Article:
- Jul 8, 2019
- Reaction score
Anybody had a GameBoy?
My two sons had them but I preferred their Sega Mega drive. That was the last gaming machine I ever played games on. I did play a few DOS games on PC but lost interest. I always had much more fun with outside pursuits like hiking and photography.Anybody had a GameBoy?
Oh yes, that was my first games console. Something I liked about the C64 games were that they were mostly dirt cheap so you could go to the computer shop each week and choose a game based on the box whereas the Gameboy and SNES games were mostly only birthday or Christmas presents.Anybody had a GameBoy?
I've been thinking the same when I recently replaced a PC I bought way back in 2011 (a hex core i7 3930K) which has been gradually upgraded over the year but still the same CPU and motherboard and still been capable of high end gaming and video editing. It's only the last year where it's been struggling with wireless VR and with AMD's new Ryzen processors shaking up the market I decided to upgrade.We seem to have reached something of plateau with Windows 10 and replacement cycle is extending thank goodness.
My photo editing PC bought in 2010 is still very competent and has run faultlessly for probably thousands of hours.
I think its mac, mac thats comes with the color body, I got an orange one still in the back yield!A follow up to the first camera thread I thought it would be interesting to share your first PC.
The very first computer I had experience with was the BBC Micro B which was an 8-bit system manufactured by Acorn Computing in the early 80's and powered by the popular MOS Technologies 6502:
These units were expensive and our school had just one of them which was shared among all the classes during the year so we'd get it for just two weeks in our class room. I remember the game we played had a set of weighing scales and it would have simple sums on one set of the scales and you'd have to work out which numbers to put on the other side to balance it.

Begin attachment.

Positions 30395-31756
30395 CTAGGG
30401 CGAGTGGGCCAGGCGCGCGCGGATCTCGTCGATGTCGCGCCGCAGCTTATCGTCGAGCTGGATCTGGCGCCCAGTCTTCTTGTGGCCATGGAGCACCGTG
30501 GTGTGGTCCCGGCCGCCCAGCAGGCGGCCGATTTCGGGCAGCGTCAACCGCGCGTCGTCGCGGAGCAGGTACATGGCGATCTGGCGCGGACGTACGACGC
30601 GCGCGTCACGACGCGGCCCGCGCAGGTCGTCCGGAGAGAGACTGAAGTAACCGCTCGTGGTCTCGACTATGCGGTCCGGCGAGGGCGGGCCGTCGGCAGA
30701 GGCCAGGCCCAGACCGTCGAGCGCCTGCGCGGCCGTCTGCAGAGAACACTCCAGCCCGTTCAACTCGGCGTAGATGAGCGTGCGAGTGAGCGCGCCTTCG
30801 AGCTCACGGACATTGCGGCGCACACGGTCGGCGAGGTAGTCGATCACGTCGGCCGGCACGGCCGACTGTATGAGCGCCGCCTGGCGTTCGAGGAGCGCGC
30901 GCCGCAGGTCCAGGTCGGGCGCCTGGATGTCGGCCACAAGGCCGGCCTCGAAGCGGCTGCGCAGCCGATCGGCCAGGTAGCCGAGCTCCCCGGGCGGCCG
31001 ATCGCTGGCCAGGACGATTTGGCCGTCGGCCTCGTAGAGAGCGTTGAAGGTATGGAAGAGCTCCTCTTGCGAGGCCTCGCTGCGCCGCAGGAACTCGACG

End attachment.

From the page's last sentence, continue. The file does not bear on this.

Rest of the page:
These machines remained popular in the schools I went to for many years after due to being simple and durable, my Mum was a primary school teacher and kept a BBC Micro in her classroom with a programmable input board controller (not sure the proper name, you could place paper cut outs on it and players would press symbols to match the screen) which she could easily set up and the kids liked using.
Acorn moved onto the Archimedes series afterwards which used their first ARM processors which are the great, great, great grandparents of the ARM devices found in just about every mobile device and many dedicated and integrated devices. ARM originally stood for Acorn RISC Machine but now with Acorn long since forgotten it's now known as Advanced RISC Machine.
Although popular in schools the BBC computers were generally too expensive for home use so our first home PC was the Commodore 64C which also used a MOS 6502 based processor but far cheaper. The Commodore 64 was a hugely popular machine although the market in the UK was a bit different as we had the Sinclair Spectrum which was also a very popular machine. I asked my Mum why she chose the C64C over the ZX Spectrum +2 but she says she thought it's because we wanted it, all I can remember at the time was that the C64 offered better graphics than the Spectrum.
Like most home computers at the time everything was loaded and stored to cassette although I hadn't realised until watching videos about Commodore history that only the UK and Australia heavily used cassettes in this era and other areas particularly the US used much faster (and much more expensive) floppy disk drives. Cassettes would take around 5-10 minutes to load a game although at the time they were very unreliable, my brother bought a commodore 64 more recently and his seems to load far more reliably than I remember our original one so perhaps we'd worn it out.
It's funny to think of a floppy disk being super fast and convenient but we definitely appreciated that when upgrading to the Commodore Amiga 500 which used floppy disks and was vastly better to use particularly for saving.
We were quite late with a DOS/Windows PC as they were very expensive and we didn't get one until around 1996. It used a Cyrix PR133+ processor, 850MB hard drive, 8MB ram and a 15in 800x600 CRT monitor. Intel Pentiums were the processor to have but the Cyrix processors were cheaper and worked in the same sockets as the Pentiums, Cyrix used their PR rating as they rated their processor as faster clock for clock against the Pentiums so the PR133+ only ran at 110Mhz but was meant to compare to a Pentium running at 133Mhz. Their integer performance was good making them popular for gaming but their floating point performance was poor compared to Pentiums which meant Quake ended up killing Cyrix. Quake relied heavily on floating point performance and was an incredibly popular game which meant Cyrix was relegated to a budget role before disappearing entirely.